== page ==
Army soldiers won't be wearing Chinese-made black berets, after all.

The Pentagon issued a brief statement Tuesday night announcing plans to recall whatever Chinese-made berets have already been delivered and distributed.

"The Army Chief of Staff has determined that U.S. troops shall not wear berets made in China or berets made with Chinese content," Deputy Defense Secretary Paul D. Wolfowitz said in a brief statement. "Therefore, I direct the Army and the Defense Logistics Agency to take appropriate action to recall previously distributed berets and dispose of the stock."

Army Chief of Staff Gen. Eric Shinseki decided last year that all soldiers, except paratroopers and Special Forces soldiers, would wear black berets, beginning June 14, the Army's birthday.

With that deadline set for acquiring 2.6 million berets, the Defense Logistics Agency said it had to use foreign manufacturers along with American suppliers. When word got out that China was among the suppliers -- scheduled to make approximately 600,000 of the berets -- it created a problem among lawmakers who want the Army to buy American. A review was started in March.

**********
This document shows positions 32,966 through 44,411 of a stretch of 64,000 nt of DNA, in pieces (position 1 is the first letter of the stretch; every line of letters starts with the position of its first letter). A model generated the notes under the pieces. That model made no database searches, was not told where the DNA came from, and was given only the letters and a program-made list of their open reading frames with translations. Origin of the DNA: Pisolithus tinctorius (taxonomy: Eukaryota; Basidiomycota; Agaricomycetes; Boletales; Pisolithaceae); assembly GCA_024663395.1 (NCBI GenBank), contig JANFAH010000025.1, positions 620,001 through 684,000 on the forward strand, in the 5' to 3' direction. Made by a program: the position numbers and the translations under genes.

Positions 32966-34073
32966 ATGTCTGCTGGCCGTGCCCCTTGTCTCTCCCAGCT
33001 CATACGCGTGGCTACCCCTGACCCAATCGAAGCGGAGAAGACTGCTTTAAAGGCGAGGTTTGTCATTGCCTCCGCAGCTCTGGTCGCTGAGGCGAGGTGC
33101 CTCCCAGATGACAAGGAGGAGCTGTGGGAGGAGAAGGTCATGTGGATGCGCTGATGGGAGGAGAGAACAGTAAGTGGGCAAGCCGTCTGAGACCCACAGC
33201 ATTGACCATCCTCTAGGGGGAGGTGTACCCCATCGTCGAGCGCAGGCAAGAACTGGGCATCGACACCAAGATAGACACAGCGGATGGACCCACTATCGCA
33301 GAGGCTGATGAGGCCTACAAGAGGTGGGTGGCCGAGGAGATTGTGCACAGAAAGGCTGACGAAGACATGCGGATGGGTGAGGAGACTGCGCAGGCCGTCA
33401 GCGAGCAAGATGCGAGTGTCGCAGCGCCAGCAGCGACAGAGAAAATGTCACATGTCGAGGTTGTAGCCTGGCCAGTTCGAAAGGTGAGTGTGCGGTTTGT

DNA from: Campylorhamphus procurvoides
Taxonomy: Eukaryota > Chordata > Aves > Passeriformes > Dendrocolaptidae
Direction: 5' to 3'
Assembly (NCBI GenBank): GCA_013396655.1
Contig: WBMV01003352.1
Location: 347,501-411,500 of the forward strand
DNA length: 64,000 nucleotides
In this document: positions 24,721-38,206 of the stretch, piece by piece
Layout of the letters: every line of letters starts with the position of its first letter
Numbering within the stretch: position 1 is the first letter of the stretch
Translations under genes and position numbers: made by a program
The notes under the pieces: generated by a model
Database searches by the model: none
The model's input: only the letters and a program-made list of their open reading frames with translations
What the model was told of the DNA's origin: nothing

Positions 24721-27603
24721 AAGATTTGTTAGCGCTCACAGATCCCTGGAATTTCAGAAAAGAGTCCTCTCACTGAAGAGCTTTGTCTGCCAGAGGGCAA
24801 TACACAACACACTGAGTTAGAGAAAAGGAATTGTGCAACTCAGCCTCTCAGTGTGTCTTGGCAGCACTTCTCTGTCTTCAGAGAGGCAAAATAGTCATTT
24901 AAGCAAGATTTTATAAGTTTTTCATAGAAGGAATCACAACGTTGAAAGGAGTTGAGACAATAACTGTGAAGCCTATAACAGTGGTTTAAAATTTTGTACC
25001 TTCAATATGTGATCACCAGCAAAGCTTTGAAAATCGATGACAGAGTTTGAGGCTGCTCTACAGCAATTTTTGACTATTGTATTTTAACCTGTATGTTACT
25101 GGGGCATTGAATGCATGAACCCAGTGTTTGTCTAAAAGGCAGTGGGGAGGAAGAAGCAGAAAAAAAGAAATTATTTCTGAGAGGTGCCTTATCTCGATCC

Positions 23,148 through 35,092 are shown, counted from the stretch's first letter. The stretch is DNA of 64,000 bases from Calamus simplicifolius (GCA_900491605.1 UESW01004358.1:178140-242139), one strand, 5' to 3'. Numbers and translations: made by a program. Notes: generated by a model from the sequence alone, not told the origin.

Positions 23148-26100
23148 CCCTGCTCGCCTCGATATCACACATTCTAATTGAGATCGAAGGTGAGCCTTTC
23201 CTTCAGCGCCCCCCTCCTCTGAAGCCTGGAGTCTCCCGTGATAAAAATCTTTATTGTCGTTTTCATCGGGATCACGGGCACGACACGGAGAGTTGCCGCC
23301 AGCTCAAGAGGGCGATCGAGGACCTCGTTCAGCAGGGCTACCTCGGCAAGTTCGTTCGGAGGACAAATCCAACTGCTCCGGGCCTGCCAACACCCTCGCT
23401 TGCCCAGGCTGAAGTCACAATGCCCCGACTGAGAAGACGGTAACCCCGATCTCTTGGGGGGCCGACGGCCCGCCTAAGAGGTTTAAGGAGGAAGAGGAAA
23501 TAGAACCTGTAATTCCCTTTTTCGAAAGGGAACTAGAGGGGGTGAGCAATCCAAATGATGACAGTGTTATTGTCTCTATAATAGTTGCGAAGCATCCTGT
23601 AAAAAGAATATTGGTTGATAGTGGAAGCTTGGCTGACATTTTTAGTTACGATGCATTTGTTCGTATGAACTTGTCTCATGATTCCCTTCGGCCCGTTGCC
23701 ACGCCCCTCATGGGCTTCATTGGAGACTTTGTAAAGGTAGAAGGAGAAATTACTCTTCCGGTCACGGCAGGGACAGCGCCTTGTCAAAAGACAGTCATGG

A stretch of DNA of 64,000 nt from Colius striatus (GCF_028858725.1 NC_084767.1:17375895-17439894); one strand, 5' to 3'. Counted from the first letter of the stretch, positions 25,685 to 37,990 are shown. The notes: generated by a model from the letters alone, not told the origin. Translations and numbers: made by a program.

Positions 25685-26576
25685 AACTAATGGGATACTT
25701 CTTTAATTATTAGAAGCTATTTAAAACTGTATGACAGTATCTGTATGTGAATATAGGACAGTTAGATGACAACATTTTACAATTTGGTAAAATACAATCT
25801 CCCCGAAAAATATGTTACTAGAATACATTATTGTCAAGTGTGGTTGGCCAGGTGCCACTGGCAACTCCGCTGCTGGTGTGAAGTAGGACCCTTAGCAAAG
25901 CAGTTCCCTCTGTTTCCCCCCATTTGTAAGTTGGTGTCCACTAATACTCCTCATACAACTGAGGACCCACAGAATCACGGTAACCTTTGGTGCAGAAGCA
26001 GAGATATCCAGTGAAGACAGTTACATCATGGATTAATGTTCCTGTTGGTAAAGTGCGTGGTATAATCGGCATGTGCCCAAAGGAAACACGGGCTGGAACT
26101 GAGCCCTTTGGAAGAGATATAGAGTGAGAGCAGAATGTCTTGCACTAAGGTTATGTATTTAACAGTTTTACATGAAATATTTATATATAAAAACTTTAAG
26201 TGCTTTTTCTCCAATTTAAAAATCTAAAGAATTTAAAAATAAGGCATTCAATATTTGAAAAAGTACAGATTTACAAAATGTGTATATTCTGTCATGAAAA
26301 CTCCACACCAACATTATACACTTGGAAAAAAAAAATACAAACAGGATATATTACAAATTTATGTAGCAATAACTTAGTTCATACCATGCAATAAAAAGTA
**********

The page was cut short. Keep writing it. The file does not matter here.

Shinseki and other top Pentagon officials were scheduled to testify Wednesday before the House Small Business Committee.

For years, only members of elite Ranger commando units have had the right to wear black berets and they objected that widespread use of the headgear would cheapen something they had won through special training.

Shinseki later accepted a Ranger offer to switch from black to tan berets, enabling Rangers to keep an exclusive color.